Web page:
The Frontal Cortex

My bracket is a disaster: I seem to have an uncanny talent for picking all the wrong upsets. But perhaps I should find solace in the fact that the NCAA tournament is inherently unpredictable. That, at least, was the conclusion of a 2001 paper by the economists Edward Kaplan and Stanley Garstka. They mined every statistical tool they could think of in an attempt to crack the office pool. They searched for secret algorithms in past NCAA tournaments, and used Markov models to see if regular season performance affected post-season performance. They ran endless computer simulations, and plugged in a vast trove of player data.

The end result? They achieved “overall prediction accuracies of about 58 percent, but did not surpass the simple strategy of picking the seeds when the goal is to pick as many game winners as possible.” In other words, all the fancy mathematical equations were utterly useless: the tournament remained a mystery, a stochastic process of indeterminate outcome. So don’t waste too much time and money trying to be an expert, or pretending like you know if UNC is going to beat WSU or if Villanova has a chance against Kansas. (At this point, I’m just rooting for Davidson.) The NCAA tournament isn’t a science; it’s a sport.

Of course, the larger moral of the unpredictable basketball bracket is that, as Nassim Taleb always reminds us, reality is more random than we can even imagine. Consider the economy, which is an infinitely more complex system than a 65 team sports tournament. We’ve all been subject to lots of financial pundits and analysts over the last few months, confidently proclaiming that they know what’s going to happen on Wall Street, or that they know why the Dow went down that day, or that this recession will last for a certain amount of time. History would suggest that these experts should be ignored.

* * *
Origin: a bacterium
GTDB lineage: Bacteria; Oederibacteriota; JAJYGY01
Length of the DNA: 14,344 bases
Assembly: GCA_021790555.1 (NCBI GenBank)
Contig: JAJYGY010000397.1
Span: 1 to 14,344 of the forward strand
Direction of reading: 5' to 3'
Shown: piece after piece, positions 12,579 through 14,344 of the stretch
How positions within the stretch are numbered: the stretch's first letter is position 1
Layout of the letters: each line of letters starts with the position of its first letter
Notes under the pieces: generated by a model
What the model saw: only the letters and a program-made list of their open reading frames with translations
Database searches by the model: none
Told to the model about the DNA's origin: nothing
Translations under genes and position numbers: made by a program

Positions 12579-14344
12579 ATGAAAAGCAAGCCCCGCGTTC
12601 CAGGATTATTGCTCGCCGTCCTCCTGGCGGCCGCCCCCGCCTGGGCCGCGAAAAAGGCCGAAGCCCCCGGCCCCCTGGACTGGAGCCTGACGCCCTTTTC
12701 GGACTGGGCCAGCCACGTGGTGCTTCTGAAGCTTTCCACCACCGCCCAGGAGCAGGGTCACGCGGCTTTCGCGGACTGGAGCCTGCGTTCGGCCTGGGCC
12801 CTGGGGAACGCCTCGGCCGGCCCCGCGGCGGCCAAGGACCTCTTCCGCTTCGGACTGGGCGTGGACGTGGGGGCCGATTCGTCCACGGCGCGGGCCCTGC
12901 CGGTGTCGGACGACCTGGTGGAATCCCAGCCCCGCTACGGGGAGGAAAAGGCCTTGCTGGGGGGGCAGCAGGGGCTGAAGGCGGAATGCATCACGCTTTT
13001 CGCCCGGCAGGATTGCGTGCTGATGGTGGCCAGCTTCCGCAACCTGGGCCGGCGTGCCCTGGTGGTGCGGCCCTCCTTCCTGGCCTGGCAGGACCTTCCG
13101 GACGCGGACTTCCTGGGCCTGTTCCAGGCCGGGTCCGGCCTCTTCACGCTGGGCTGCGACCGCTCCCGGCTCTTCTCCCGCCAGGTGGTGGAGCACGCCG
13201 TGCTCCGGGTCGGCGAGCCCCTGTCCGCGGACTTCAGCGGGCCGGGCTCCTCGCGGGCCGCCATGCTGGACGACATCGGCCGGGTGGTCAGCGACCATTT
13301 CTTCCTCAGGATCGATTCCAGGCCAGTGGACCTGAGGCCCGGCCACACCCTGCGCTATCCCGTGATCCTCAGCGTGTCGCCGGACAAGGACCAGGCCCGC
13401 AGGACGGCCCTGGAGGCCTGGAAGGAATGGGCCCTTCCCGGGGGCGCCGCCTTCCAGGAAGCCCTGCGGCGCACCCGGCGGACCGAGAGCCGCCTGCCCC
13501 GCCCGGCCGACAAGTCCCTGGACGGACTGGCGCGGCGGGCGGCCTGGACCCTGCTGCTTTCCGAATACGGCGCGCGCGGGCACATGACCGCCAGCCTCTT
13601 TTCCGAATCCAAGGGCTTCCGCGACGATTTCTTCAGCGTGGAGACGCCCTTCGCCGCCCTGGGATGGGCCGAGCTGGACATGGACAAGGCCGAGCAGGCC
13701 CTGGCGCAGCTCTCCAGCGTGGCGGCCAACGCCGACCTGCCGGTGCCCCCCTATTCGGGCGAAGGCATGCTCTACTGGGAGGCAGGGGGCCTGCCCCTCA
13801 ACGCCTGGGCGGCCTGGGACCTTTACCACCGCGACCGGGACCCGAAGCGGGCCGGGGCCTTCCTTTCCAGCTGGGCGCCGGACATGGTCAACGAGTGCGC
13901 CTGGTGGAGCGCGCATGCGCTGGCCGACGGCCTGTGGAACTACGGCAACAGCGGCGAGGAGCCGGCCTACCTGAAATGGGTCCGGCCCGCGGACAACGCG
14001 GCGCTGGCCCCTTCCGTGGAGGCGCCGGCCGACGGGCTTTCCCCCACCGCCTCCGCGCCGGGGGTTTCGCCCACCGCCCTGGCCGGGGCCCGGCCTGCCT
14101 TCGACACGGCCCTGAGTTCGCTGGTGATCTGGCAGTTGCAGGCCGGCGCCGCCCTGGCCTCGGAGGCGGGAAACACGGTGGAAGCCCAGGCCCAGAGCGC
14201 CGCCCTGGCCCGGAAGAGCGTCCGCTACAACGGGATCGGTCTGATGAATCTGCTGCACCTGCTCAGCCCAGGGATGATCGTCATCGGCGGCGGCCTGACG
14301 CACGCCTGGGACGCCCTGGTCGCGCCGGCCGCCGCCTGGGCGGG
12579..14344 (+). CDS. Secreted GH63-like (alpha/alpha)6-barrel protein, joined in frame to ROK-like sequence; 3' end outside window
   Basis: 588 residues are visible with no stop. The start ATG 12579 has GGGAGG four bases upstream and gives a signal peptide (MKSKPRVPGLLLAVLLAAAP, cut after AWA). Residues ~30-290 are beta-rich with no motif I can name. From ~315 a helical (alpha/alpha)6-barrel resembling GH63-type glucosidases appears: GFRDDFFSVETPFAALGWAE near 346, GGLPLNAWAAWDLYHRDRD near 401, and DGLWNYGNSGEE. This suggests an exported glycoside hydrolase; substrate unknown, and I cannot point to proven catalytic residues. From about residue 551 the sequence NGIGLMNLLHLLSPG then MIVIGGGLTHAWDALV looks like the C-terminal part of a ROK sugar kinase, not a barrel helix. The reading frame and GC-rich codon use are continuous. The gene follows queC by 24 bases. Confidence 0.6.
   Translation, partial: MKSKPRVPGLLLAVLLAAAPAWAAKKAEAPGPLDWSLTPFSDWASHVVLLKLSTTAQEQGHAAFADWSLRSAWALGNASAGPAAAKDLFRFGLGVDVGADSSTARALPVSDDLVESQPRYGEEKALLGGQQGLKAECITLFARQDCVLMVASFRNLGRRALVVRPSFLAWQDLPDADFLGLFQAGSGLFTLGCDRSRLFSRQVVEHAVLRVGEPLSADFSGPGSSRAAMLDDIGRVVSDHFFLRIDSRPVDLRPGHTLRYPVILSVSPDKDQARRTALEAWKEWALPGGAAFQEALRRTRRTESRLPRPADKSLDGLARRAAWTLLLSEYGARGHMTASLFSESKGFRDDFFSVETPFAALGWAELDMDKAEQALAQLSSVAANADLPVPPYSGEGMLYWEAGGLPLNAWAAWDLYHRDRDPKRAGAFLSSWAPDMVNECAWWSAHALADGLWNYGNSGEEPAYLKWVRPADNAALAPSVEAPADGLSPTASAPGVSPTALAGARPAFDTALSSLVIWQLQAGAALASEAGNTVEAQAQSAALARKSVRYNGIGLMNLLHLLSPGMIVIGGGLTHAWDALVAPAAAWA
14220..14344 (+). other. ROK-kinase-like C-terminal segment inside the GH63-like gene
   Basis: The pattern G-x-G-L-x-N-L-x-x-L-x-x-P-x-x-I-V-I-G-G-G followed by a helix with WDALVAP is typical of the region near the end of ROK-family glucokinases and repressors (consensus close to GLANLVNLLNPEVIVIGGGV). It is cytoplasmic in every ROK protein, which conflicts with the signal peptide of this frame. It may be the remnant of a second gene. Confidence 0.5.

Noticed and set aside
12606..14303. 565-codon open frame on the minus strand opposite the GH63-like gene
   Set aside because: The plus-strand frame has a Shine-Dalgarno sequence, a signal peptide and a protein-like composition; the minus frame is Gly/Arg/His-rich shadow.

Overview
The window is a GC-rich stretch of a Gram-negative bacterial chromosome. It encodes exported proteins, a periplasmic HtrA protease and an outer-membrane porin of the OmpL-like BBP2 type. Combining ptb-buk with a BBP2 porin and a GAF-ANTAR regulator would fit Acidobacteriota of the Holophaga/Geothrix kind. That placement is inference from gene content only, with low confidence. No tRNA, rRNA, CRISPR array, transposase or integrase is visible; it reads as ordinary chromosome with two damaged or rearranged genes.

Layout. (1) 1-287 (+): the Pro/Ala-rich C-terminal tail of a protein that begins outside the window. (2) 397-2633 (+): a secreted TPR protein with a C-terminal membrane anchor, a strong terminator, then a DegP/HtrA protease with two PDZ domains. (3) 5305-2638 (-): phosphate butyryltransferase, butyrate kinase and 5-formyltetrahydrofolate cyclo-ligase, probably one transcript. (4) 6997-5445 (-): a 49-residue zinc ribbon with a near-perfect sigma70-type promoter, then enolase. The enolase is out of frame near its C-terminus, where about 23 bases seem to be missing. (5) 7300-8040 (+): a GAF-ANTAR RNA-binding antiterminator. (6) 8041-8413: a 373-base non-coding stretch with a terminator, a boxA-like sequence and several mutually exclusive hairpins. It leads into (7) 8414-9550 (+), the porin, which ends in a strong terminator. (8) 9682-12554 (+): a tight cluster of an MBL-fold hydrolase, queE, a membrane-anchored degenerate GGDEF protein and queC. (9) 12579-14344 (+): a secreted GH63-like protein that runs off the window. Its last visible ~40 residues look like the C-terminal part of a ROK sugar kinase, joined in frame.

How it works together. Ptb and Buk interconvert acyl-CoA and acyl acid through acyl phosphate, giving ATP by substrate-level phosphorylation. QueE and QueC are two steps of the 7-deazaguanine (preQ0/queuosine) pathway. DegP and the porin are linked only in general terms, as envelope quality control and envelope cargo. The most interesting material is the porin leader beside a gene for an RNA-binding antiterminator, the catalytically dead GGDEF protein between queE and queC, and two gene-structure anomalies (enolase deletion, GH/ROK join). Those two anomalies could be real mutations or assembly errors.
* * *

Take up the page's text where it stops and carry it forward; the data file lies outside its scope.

In 1984, The Economist asked four finance ministers, four CEO’s of international corporations, four Oxford students and four garbage collectors to predict the rates of inflation and economic growth over the next decade. When The Economist tallied up the scores a decade later, they found that the garbage collectors were tied for first with the CEO’s. The finance ministers finished last.

In March 2001 – the very month that the American economy began sliding into its last recession – The Economist reported that 95 percent of surveyed economists believed that there would not be a recession. The state-of-the-art models used by the Federal Reserve didn’t do any better. In February 2001, they collectively predicted that the American economy would steadily grow at a rate of 2.2 percent in the second quarter of and 3.3 percent in the third quarter. The actual figures were 0.3 percent and negative 0.4 percent. In other words, trying to predict the economy is like trying to predict that Davidson would upset Georgetown.*

*I actually stopped watching the game when Davidson was down by 12 points in the second half.